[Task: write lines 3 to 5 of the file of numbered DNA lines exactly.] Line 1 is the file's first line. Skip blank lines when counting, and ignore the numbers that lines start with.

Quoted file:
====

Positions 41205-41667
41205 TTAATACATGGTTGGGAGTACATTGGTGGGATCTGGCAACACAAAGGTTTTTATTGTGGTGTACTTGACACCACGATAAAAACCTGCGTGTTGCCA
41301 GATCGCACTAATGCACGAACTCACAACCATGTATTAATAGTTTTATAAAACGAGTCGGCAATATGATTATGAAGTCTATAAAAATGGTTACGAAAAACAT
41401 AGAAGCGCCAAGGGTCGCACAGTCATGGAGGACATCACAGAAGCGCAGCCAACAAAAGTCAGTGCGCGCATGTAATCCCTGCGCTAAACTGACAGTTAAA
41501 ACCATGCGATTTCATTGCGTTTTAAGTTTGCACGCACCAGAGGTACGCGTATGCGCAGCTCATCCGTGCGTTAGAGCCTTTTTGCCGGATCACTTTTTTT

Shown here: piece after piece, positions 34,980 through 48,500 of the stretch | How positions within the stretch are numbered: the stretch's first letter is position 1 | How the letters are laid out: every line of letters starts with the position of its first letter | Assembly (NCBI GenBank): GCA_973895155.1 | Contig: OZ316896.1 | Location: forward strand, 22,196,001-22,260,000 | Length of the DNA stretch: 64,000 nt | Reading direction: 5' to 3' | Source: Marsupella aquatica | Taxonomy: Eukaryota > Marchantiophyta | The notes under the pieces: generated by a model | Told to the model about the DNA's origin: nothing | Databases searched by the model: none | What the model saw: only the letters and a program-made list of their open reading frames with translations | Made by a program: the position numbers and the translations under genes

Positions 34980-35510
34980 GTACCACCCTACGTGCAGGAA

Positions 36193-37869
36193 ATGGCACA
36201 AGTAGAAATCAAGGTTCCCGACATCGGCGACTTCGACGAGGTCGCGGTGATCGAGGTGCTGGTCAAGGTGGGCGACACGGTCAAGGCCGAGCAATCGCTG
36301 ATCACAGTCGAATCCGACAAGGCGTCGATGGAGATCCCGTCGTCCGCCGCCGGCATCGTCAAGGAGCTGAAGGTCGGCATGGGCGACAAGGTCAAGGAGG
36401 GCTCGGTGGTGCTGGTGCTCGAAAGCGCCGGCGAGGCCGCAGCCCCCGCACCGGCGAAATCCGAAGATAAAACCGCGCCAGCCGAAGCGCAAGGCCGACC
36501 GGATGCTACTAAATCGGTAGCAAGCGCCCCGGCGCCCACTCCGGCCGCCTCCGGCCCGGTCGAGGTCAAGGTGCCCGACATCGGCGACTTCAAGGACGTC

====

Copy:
41301 GATCGCACTAATGCACGAACTCACAACCATGTATTAATAGTTTTATAAAACGAGTCGGCAATATGATTATGAAGTCTATAAAAATGGTTACGAAAAACAT
41401 AGAAGCGCCAAGGGTCGCACAGTCATGGAGGACATCACAGAAGCGCAGCCAACAAAAGTCAGTGCGCGCATGTAATCCCTGCGCTAAACTGACAGTTAAA
41501 ACCATGCGATTTCATTGCGTTTTAAGTTTGCACGCACCAGAGGTACGCGTATGCGCAGCTCATCCGTGCGTTAGAGCCTTTTTGCCGGATCACTTTTTTT